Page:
With regard to the measurement of migrant integration, the Stockholm Programme for the period 2010-2014 embraced the development of core indicators for the monitoring of the results of integration policies in a limited number of relevant policy areas including employment, education and social inclusion. Through the 2010 Zaragoza Declaration (and the subsequent Council conclusions) Member States identified a number of common indicators (the so-called Zaragoza indicators) and called upon the European Commission to undertake a pilot study examining proposals for common integration indicators and reporting on the availability and quality of the data for a range of harmonised sources necessary for the calculation of these indicators. The proposals in the pilot study were examined and developed in a report published by the European Commission’s Directorate-General for Migration and Home Affairs Using EU indicators of immigrant integration.
In July 2015, the European Commission released jointly with the OECD a report on indicators of immigrant integration Settling in — 2015. While in the thematic chapters of this report the analysis is focused on the foreign-born population, there is a specific chapter dealing with the situation of non-EU citizens in the EU, aimed specifically at monitoring the Zaragoza indicators. A second edition of the report was released in 2018.
On 7 June 2016, the European Commission adopted an Action Plan on the integration of third-country nationals. The plan aims to support the integration process of nationals of non-member countries in the EU, including the specific challenges faced by refugees. The actions target key policy priorities such as pre-departure/pre-arrival measures and access to basic services (education, vocational training, labour market integration, health-care and housing).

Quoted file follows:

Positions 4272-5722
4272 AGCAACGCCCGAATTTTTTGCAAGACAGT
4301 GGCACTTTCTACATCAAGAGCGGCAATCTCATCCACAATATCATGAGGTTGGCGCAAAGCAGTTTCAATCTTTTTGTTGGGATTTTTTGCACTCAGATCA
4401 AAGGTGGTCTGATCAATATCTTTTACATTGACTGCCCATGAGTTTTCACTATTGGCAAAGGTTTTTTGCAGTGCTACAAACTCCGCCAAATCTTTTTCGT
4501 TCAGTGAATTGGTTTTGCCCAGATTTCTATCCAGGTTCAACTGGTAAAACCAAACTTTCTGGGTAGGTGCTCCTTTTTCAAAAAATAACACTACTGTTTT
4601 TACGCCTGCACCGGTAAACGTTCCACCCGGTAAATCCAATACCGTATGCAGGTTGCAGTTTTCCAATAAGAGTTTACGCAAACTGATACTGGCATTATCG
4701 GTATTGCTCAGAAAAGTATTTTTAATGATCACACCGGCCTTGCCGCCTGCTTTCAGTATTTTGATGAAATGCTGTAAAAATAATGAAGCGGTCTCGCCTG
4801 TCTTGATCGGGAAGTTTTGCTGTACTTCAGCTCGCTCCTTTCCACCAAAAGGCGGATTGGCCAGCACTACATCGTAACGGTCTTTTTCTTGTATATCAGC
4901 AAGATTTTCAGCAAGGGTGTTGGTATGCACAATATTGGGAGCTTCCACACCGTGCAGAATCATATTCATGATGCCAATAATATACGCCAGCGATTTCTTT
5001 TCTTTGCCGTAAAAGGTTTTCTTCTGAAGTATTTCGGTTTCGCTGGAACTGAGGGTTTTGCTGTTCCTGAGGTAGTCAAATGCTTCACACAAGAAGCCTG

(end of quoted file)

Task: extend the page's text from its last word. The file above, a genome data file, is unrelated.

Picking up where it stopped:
- EU labour force survey statistics — online publication
- Migrant integration statistics — online publication
- Employment (mii_emp)
- Unemployment (mii_une)
- Long-term unemployment (12 months or more) as a percentage of the total unemployment, by sex, age and citizenship (%) (lfsa_upgan)
- Long-term unemployment (12 months or more) as a percentage of the total unemployment, by sex, age and country of birth (%) (lfsa_upgacob)
- Employment and self-employment (mii_em)
- Employment rates by sex, age and citizenship (%) (lfsa_ergan)
- Employment rates by sex, age and country of birth (%) (lfsa_ergacob)
- Part-time employment as percentage of the total employment, by sex, age and citizenship (%) (lfsa_eppgan)
- Part-time employment as percentage of the total employment, by sex, age and country of birth (%) (lfsa_eppgacob)
- Self-employment by sex, age and citizenship (1 000) (lfsa_esgan)
- Self-employment by sex, age and country of birth (1 000) (lfsa_esgacob)
- Temporary employees as percentage of the total number of employees, by sex, age and citizenship (%) (lfsa_etpgan)
- Temporary employees as percentage of the total number of employees, by sex, age and country of birth (%) (lfsa_etpgacob)
- Unemployment (mii_une)
- European agenda on migration — legislative documents
- Directive 2014/66/EU of 15 May 2014 on the conditions of entry and residence of third-country nationals in the framework of an intra-corporate transfer
- Directive 2011/98/EU of 15 May 2014 on a single application procedure for a single permit for third-country nationals to reside and work in the territory of a Member State and on a common set of rights for third-country workers legally residing in a Member State
- Directive 2009/50/EC of 25 May 2009 on the conditions of entry and residence of third-country nationals for the purposes of highly qualified employment, commonly called the ‘Blue card directive’
- Directive 2003/86/EC of 22 September 2003 on the right to family reunification
- Directive 2000/43/EC of 29 June 2000 implementing the principle of equal treatment between persons irrespective of racial or ethnic origin
- Directive 2000/78/EC of 27 November 2000 establishing a general framework for equal treatment in employment and occupation
- ‘Third-countries’ is a synonym for non-member countries, in other words countries outside of the EU.